The S&P 500 dropped moderately last week for the first time in months, and the main “reason” for the decline was the spike in longer -dated Treasury yields, as the 10 year approached one-year highs before falling off on Friday following the jobs report.
Stepping back, while higher yields (along with some lackluster earnings last week) were legitimate headwinds on stocks, the real reason stocks dropped last week is because of valuation. The S&P 500 trading above 4,500 is priced for a near-term perfect scenario, and that’s not what we got last week. So, even modest negatives (the uptick in yields and lackluster earnings) can cause a pullback, not because they are that bad in an absolute sense, but instead just because there’s no margin for error at current levels in the S&P 500. Those general valuation issues are why stocks drifted lower Friday afternoon, despite the decline in yields.
More to that point, as we and others have said, the rally to current levels in the S&P 500 has been driven by better-than-feared fundamentals, but also by a healthy dose of “chasing” and money flows as under-exposed investors added stock exposure, as very negative sentiment turned positive.
Now, that dynamic has been exhausted, and many investors (and analysts) are simply assuming everything will work out, earnings will stay stable, the no/soft landing is inevitable, Fed rate hikes are over (and cuts are coming) and it’s just a matter of time until the S&P 500 hits fresh highs. Point being, the negative sentiment that laid the foundation for the big YTD rally is gone, and in its place is a near-term vulnerability if news or data isn’t constantly positive. That’s what happened last week, and stocks dropped as a result.
And because of this dynamic, if we get more “not positive” news over the next few weeks (economic data softens, inflation is hotter than expected, corporations warn on Q3 earnings) then a continued decline in the S&P 500 back towards more fundamental support (4,300 -4,400) makes sense and should not be a surprise!
Positively, though, as long as the “Three Pillars” of the rally (No/ Soft Landing, Disinflation, Fed Almost Done with Hikes) remain in place, then any decline to 4,300-4,400 (or close to it) would not mean this rally was about to meaningfully reverse.
That said, while fundamentals remain broadly supportive (as long as the three pillars are in place) for in- vestors that were looking to potentially reduce long exposure in the near term, it’s not a bad place to do it as valuations are stretched. To be clear, I’m not advocating going underweight stocks or massively raising cash. I do still recommend that we stay conservative in defensive stocks to weather this storm. But to be clear, I’m not saying the 2023 rally is over and about to reverse, because fundamentals re- main supportive of the S&P 500, broadly speaking.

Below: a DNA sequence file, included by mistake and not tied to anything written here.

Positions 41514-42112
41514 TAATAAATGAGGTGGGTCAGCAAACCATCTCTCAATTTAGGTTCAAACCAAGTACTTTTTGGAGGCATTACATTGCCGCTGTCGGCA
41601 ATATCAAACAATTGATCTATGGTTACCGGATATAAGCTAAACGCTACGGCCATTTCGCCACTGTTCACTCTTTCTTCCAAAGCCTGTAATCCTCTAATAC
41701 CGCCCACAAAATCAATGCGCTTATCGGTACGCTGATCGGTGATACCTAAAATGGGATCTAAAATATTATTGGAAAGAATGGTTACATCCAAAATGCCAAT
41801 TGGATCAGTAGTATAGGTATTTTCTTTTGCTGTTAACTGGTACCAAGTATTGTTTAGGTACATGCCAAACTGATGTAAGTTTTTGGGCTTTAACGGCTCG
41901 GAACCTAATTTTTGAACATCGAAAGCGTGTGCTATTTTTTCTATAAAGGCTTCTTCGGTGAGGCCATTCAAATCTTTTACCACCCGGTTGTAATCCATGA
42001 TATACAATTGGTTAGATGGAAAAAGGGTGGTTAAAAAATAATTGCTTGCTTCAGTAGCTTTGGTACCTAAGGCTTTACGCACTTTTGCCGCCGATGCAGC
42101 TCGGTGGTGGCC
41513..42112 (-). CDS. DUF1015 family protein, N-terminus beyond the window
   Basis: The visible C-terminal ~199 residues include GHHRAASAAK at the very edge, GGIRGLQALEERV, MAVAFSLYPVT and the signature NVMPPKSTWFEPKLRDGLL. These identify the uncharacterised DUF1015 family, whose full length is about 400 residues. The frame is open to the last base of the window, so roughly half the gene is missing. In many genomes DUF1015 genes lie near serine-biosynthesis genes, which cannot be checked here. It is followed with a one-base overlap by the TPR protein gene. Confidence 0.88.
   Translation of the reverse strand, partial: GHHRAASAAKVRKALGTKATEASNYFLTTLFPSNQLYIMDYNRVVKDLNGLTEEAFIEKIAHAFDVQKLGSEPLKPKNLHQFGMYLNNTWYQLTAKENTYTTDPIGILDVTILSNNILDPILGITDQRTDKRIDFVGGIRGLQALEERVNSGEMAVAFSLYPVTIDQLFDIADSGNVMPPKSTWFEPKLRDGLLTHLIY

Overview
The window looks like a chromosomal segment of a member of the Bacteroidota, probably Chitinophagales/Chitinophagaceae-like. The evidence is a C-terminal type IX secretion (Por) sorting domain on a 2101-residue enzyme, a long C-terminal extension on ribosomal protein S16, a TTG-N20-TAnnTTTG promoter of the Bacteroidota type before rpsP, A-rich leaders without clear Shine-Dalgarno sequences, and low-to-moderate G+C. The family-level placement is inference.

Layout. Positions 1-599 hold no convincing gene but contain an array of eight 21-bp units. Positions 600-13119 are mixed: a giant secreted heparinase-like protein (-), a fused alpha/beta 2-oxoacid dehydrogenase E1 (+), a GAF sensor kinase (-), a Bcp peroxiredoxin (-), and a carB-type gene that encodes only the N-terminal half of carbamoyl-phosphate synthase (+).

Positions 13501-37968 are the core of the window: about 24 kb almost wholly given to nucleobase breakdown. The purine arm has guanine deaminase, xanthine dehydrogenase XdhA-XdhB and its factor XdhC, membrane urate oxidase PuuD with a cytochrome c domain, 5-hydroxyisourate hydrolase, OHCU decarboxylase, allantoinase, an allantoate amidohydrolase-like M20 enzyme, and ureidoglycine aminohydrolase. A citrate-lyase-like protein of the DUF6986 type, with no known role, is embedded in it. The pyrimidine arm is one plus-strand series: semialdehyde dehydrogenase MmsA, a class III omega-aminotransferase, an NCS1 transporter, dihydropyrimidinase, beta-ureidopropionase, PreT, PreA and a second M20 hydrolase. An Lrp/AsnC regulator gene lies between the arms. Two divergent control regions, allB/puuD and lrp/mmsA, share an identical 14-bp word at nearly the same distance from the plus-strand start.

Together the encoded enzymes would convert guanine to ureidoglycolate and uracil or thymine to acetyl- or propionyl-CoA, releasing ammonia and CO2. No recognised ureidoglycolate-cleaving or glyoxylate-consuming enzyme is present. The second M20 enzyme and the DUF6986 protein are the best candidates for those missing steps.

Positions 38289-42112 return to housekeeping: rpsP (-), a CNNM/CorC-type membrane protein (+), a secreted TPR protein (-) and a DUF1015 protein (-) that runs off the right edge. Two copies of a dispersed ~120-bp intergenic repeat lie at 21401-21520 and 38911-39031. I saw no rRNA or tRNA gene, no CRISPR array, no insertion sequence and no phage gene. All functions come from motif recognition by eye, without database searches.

Bottom line, the market remains largely priced for near perfection, and last week wasn’t perfect. And if that happens again this week, we should expect a further decline in the S&P 500. However, as long as the three pillars remain in place, then any pullback should be viewed as a decline in a still positively trending market.
Broadly speaking, last week’s economic data largely maintained the “Goldilocks enough” trend of the past several weeks, and as such it didn’t undermine any of the current soft/no landing expectations that have helped support stocks since June.
However, over the past week, solid economic data has put upward pressure on Treasury yields, and if yields continue to rise it will exert more pressure on stocks, so going forward investors will want to see a bit more moderation in the data to take upward pressure off yields.
Looking at the jobs report, there were hints of “Too Hot” but they were small, and the headline job adds helped to make this report (barely) Goldilocks enough. The headline job adds were slightly under 200k and there was a downward revision of 24k to the June economic data, underscoring that we are likely seeing some softening in the labor market (although it remains broadly healthy). But that was countered by a drop in the unemployment rate to 3.5% vs. (E) 3.6%, and an uptick in wages (up 0.4% vs. (E) 0.3% and 4.4% y/y vs. (E) 4.2% y/y).
But neither of those numbers were materially above expectations, and the drop in job adds combined with fact that stocks were coming off two down days and the 10- year Treasury yield was due for a breather helped to keep the market reaction to this report largely muted (futures were slightly higher before the report, and were slightly higher an hour after the report).
Bottom line, the market gave this jobs report a “pass,” but if we see more reports like this, where unemployment and wages are firm but we see deteriorating job adds that will increase stagflation worries, so we’ll continue to watch labor trends closely in the coming weeks (including claims and the employment data in the August PMIs).
In sum, the July ISM PMIs largely reflect a stable economy, and while the data is showing some loss of momentum, specifically in the services sector, there’s nothing in the July PMIs to invalidate the soft/no landing thesis. That said, the service PMI is drifting somewhat closer to the 50 level, and if it does break that level (which doesn’t happen often) that will be a clear, negative signal and it’ll increase hard landing worries.
I believe this reinforces our conservative approach to stocks for the foreseeable future. In July we had a huge move of money into the very stocks that we hold. I don’t think that trend will end and will reward us for our patience.
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